• Reality TV Version of Product Development

  • Twenty years ago, sitcoms where the thing to watch. The last 10 years have been all about “reality TV.” I’m not sure how genuinely “real” it all is. There appears to be a general plot line or series of events that make the episodes interesting. They vary in their amount of “scripting”, but they all contain chaos and surprises. But how does all that play into product development?

    Surprises, Chaos and Scripting

    In product development (PD) it’s tempting to prevent all of the surprises and chaos early on by scripting the project. Project managers (PM) want to have it all planned out – how much everything will cost, how long each step will take, and everything else is captured neatly in forms and tables that are easy to share and use as deliverables. There are some practical reasons for this. Consistency between projects is one. All projects of a certain “type” can use modified versions of a previous project’s form. The timeline of a previous project can be used to project timing for the next one. You know all your regulatory requirements will be met, and so on.

    There’s also a very human reason to script-out your project. It reduces anxiety of the unknown. Can you imagine how TV executives felt when they went from buying scripts that they got to read themselves before putting a show on the air to a situation where a producer says, “I need a million dollars to shoot this reality TV episode. I have no idea what will come of it. We’ll just record whatever happens then edit it right before it airs. I promise it will be great.” That was a risk but look how it turned out!

    Facing Unknown-Unknowns

    On the other hand, there are downsides to scripting projects. It requires a significant amount of administrative people-power. Usually this means that instead of spending the available time developing a technology for a project the PM or engineering team is filling out forms and following up on other people filling out forms that he or she depends on. Another downside is the potential for rework of all the administrative tasks. In product development there are many “unknown-unknowns”. These are things you can’t prepare for or correct because there is no way of knowing they will ever be a problem. Remember when you made some tiny change to a part that shouldn’t have affected anything then then it unexpectedly failed every validation it had always passed before? In that situation you were facing unknown-unknowns. Every new PD project has them.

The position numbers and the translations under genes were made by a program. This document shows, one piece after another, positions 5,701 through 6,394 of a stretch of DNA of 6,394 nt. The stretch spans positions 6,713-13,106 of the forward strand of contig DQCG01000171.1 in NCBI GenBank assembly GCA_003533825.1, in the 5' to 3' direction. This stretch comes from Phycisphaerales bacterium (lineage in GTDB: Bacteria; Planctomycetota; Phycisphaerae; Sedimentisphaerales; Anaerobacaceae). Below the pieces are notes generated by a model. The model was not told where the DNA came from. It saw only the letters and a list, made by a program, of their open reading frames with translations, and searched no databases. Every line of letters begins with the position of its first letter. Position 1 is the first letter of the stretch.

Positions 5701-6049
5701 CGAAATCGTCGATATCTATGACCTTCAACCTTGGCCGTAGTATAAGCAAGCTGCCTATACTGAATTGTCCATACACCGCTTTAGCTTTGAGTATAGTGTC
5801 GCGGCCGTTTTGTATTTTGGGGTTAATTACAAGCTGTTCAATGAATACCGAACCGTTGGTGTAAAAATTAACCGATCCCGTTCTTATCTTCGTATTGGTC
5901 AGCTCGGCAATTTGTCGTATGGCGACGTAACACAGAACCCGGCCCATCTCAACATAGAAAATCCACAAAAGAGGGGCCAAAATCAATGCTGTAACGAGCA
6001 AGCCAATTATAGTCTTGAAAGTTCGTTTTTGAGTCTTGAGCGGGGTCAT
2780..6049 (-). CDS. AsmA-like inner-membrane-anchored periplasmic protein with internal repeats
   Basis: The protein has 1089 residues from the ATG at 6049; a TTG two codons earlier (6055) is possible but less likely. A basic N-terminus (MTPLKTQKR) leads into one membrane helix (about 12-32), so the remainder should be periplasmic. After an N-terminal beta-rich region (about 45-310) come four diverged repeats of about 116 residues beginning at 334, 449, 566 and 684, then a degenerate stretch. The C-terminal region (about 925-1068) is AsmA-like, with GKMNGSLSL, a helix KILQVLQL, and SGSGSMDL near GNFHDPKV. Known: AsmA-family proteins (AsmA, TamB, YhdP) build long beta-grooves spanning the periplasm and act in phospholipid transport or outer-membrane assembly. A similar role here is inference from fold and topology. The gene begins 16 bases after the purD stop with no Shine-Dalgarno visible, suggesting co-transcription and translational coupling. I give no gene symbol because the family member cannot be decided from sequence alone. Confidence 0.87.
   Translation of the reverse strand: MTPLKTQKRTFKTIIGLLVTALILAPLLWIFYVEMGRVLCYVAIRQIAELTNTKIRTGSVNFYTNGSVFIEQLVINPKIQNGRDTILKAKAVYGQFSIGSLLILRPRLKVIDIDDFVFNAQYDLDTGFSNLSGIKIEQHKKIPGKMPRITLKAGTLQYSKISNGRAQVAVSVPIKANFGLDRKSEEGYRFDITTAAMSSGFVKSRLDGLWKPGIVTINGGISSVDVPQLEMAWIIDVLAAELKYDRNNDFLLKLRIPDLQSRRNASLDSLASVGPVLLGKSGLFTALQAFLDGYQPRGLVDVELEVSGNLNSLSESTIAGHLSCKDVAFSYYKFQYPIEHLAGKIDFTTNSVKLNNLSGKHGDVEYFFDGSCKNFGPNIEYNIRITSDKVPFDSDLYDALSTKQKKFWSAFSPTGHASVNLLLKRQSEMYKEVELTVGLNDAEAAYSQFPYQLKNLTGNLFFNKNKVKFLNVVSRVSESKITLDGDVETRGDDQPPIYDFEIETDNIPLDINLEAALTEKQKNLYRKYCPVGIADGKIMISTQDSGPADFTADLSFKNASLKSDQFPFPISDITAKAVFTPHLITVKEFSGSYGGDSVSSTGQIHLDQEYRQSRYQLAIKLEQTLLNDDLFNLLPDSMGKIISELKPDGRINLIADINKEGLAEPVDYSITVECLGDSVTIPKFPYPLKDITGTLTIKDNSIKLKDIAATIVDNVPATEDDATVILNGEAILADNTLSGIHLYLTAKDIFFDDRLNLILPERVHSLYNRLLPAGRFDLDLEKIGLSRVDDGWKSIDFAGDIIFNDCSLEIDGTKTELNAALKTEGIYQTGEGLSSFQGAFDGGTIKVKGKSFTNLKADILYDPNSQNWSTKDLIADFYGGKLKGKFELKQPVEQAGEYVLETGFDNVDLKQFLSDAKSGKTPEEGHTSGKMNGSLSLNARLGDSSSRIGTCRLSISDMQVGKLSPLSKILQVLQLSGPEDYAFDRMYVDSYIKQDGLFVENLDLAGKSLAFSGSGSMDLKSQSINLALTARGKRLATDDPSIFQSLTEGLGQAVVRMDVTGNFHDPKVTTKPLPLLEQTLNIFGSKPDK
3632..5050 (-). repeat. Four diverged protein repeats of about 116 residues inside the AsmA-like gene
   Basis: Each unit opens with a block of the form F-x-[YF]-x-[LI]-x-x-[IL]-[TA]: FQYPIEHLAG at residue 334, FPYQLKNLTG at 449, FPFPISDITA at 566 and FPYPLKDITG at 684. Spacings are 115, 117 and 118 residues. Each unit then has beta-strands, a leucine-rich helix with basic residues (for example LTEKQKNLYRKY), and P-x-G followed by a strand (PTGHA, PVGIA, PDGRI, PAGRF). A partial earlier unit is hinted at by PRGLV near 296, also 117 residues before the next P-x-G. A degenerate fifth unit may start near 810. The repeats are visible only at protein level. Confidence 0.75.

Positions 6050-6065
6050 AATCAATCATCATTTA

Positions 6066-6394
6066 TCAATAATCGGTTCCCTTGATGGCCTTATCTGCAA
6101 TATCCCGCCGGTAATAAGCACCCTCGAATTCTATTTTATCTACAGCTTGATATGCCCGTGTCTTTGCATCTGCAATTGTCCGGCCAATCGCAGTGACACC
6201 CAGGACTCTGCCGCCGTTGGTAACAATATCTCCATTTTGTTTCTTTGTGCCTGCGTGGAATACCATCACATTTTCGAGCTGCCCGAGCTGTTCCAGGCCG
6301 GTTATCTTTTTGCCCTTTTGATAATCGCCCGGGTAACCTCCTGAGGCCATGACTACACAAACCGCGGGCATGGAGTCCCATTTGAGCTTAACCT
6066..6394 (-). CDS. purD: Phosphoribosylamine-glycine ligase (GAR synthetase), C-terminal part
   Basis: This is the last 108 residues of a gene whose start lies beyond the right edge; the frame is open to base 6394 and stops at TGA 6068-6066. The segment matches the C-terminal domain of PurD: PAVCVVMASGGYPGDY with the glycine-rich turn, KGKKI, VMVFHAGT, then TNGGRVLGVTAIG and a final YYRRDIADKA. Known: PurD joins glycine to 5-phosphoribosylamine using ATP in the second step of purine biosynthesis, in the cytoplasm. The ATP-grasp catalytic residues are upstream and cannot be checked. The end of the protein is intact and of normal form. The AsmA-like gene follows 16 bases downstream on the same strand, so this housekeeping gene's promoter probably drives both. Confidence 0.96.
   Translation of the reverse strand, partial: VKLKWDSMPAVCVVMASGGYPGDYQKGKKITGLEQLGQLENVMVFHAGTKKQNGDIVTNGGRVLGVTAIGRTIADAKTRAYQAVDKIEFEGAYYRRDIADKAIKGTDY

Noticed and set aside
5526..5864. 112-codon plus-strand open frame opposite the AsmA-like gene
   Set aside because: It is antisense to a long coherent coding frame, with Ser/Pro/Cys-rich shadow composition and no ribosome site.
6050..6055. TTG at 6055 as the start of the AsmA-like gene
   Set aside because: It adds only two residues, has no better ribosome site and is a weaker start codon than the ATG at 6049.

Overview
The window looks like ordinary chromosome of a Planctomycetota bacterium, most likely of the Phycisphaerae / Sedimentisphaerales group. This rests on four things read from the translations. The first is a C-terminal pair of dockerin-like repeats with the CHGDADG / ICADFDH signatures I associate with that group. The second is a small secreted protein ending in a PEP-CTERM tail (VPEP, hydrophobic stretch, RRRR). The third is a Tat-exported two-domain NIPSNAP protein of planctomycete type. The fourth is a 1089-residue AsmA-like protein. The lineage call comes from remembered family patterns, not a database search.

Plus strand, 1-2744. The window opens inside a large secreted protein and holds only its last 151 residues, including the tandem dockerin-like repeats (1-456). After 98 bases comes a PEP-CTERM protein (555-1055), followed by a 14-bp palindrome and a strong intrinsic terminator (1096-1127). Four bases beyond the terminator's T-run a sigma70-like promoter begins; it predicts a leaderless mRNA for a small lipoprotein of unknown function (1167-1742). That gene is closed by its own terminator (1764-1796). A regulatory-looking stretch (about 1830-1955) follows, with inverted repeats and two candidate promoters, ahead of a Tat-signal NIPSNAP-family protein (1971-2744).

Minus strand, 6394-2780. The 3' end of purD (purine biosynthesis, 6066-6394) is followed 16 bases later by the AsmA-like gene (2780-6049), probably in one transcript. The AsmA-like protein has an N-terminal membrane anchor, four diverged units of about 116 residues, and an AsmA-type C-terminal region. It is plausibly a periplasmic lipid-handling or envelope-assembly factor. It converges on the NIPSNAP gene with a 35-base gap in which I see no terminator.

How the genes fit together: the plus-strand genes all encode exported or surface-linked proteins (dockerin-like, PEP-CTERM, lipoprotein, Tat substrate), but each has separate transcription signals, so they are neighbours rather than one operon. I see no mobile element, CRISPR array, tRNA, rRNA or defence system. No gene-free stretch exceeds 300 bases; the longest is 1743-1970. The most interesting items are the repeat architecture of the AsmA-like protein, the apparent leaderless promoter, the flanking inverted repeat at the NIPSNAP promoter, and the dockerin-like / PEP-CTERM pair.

Lean-out Your Product Development Process

    Here are some principles to help reduce those scripting downsides and lean-out your product development process:

    Tech-heavy early and fade into admin-heavy later on

    Administrative work must be done, but it doesn’t need to be done quite as heavily on the frontend of the project as the backend. In the beginning focus on the development of the technology of the solution. It is critical to capture all of the inputs, conversations and discoveries along the way, but there need be no formal method of doing so, so long as all the information is collected. Then, gradually as the project moves forward successfully convert the useful information you collected with ease into administrative outputs.

    Embrace the chaos

    If you can accept and be comfortable with the fact that you don’t know how things are going to go you can be better prepared for that in your workload and mentally. More than just accepting it but embracing it will allow you the flexibility to notice and explore alternative solutions.

    Be mindful of the “momentum of the project”

    Projects are slow to get moving and easy to stop. Once a project has been put on hold by either declaring it so or slowing down because there’s a delay in some administrative task team members and stakeholders get distracted, disinterested, and move on. By not overloading resources and reducing the risk of administrative hold-up you’ll keep a project moving in a forward direction and everyone engaged.

    Scale your timing to the target’s distance

    To plan for the chaos don’t set ridged schedules more than two or three weeks out in the beginning. Milestones are acceptable provided the units are reasonable. For a milestone you estimate to be four months out pick a target month. For a milestone a year or more out, set a target quarter. By scaling your target to how far away it is you’ll be able to increase your odds of success which is a confidence boosting event that will keep the momentum of the project strong.

    Product development is more like reality than a sitcom in that one won’t script-in a surprise or plot twist – such things just happen. So, don’t waste time early on in a project with lots of administrative work. Just focus on the tech, embrace the chaos, and keep your team excited and engaged by keeping the project in a forward motion.